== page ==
Sunday, July 26, 2009


The garden's chock full of these beauties. Such a summer treat.

Sunday, July 19, 2009

Temperance in Ashe

This weekend, Noah's band, Irish Temperance, played two gigs in Ashe County, NC. The whole band stayed with some friends where we enjoyed this lovely view...
The New River snakes through Ashe. On Saturday morning, I found a great trail that meanders alongside the river. I couldn't have asked for a better running path. Noah made his way down a steep slope, fly rod in hand, to see what he could catch. What a great morning!
After my run I thought it would be nice to check on Noah. I hiked down the path to the river (which proved no easy feat!), searched up and down the bank but couldn't find him anywhere.
Then I spotted this little speck of a fisherman:
I think he only caught one little fish, but I know he had a great time. I enjoyed the trees...
The band played a neighborhood party at our host's house on Saturday afternoon, and then we all headed over to the Ashe County Arts Council for their evening gig. We'd heard ticket sales had been slow, but by the time the show started, the venue was packed. The stone building made for a most perfect music hall.
And I'm pretty sure the guys gleaned a good number of new fans.

Thursday, July 9, 2009

Thinking of Fields

I spent Summer 2005 working with Student Action with Farmworkers (SAF) as an Into the Fields intern (Noah did too...the end of that summer was the beginning of US). I can't begin to share what this experience meant to me. SAF continues to be one of the organizations I admire most.

I'm getting ready to head to South Carolina for the weekend and already I'm thinking about the farmworker camps I'll pass. Driving down Interstate 40, I never used to notice the shabby worker housing tucked around the edges of vast fields. I never thought about how all the pesticides being sprayed on the fields affect the workers who pick those fields. I didn't value the food that comes to my table in quite the same way I do now...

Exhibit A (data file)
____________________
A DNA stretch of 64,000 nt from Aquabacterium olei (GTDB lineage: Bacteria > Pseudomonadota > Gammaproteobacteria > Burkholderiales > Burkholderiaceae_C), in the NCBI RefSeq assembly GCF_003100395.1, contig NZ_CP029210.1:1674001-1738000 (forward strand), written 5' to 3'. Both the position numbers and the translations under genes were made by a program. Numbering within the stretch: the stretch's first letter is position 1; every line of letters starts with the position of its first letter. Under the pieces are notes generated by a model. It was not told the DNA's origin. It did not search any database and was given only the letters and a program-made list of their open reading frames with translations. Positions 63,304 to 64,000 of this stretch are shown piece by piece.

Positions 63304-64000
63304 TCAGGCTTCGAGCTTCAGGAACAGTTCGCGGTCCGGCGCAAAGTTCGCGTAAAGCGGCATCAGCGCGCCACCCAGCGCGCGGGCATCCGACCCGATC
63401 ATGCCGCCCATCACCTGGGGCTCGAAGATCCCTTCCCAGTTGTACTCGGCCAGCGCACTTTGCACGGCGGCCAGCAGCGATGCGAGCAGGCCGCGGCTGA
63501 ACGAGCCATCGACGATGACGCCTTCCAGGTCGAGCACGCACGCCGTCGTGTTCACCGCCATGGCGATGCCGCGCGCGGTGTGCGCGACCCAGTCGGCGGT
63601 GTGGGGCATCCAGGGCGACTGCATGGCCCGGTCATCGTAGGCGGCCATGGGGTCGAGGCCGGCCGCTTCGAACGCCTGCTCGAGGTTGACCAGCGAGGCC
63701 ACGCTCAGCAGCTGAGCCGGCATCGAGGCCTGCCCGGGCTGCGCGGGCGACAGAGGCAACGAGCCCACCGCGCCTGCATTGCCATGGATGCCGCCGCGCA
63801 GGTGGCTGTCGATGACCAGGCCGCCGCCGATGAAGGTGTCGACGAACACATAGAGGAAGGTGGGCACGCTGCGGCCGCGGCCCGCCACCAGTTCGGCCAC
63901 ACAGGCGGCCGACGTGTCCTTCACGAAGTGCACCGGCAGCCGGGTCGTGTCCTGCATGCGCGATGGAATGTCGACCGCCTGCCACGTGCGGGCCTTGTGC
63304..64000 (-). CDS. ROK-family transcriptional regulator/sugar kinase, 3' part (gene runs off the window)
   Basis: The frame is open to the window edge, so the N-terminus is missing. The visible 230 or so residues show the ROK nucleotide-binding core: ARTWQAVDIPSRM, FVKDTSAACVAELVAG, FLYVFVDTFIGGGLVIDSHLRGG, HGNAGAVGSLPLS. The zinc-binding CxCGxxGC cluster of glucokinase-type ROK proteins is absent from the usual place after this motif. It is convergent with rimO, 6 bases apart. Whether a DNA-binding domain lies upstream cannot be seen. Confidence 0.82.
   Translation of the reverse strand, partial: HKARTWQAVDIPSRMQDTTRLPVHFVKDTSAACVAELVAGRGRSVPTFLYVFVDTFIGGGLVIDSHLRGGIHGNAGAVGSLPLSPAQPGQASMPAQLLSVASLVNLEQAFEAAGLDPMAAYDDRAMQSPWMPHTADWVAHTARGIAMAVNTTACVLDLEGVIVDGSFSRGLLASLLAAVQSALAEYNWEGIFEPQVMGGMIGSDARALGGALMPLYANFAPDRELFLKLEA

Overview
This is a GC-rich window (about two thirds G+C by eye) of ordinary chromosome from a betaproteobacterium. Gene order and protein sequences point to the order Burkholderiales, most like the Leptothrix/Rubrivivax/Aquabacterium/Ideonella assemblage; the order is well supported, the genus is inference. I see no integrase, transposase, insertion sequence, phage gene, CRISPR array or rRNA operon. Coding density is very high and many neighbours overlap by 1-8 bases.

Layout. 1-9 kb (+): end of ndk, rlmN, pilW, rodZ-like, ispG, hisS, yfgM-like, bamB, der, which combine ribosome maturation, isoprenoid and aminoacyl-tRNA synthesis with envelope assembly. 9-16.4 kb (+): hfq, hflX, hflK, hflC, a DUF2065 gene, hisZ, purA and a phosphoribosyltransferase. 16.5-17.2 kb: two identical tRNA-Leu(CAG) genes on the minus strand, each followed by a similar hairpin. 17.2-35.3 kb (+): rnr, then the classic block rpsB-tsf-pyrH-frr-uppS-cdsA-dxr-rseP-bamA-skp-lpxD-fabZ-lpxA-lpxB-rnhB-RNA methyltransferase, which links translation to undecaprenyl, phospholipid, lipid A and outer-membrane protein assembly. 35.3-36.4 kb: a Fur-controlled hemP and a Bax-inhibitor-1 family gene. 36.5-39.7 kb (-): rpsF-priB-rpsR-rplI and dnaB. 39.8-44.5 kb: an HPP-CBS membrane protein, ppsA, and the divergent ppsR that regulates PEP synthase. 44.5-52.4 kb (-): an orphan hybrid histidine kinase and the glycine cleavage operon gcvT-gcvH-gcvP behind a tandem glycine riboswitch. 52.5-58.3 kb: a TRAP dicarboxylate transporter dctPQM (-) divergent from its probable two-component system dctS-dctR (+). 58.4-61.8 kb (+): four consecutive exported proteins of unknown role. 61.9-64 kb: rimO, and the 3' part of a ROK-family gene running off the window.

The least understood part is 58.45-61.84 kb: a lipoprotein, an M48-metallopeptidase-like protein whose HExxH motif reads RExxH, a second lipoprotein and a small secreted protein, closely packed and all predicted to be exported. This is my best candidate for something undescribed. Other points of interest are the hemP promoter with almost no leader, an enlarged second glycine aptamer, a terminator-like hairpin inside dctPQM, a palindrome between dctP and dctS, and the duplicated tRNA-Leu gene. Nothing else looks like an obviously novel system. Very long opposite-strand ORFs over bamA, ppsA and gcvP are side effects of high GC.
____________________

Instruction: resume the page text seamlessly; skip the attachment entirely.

Melchor Tomas - farmworkers turned farmer, Western NC
I'll probably be sharing more of my thoughts on farmworkers - especially during these summer months. For now...please be thankful for those who harvest your food. And if you're looking to make a meaningful donation...SAF is my first recommendation!
Also, Tony Macias, SAF's Assistant Director, put together this film upon returning from a delegation trip to Mexico.
Check it out.

Monday, July 6, 2009

Homemade Ricotta and Summer Tomato Salad

Making cheese has become one of my new favorite things. Homemade ricotta is almost too easy. My friend Katie makes her own ricotta and mozzarella for lasagna. She's inspired me - as soon as the nights turn chilly, cheesy lasagna will be in our oven.

Ricotta Cheese
  • 4 cups whole milk (Today I tried low fat milk, and it worked just fine.)
  • 1/2 cup heavy cream
  • 1/2 teaspoon salt
  • 1 1/2 tablespoons lemon juice

1. Line a strainer with cheesecloth, and set the strainer over a large bowl.

2. Combine milk, cream and salt, and bring to a boil, stirring occasionally.

3. Once the mixture is boiling, reduce heat to low, and add the lemon juice. Gently stir for 1 to 2 minutes. The mixture should start to curdle.

4. Pour the mix into the strainer, and let the cheese drain for an hour or so. Use the cheese right away or refrigerate it in an airtight container. It should be good for a few days.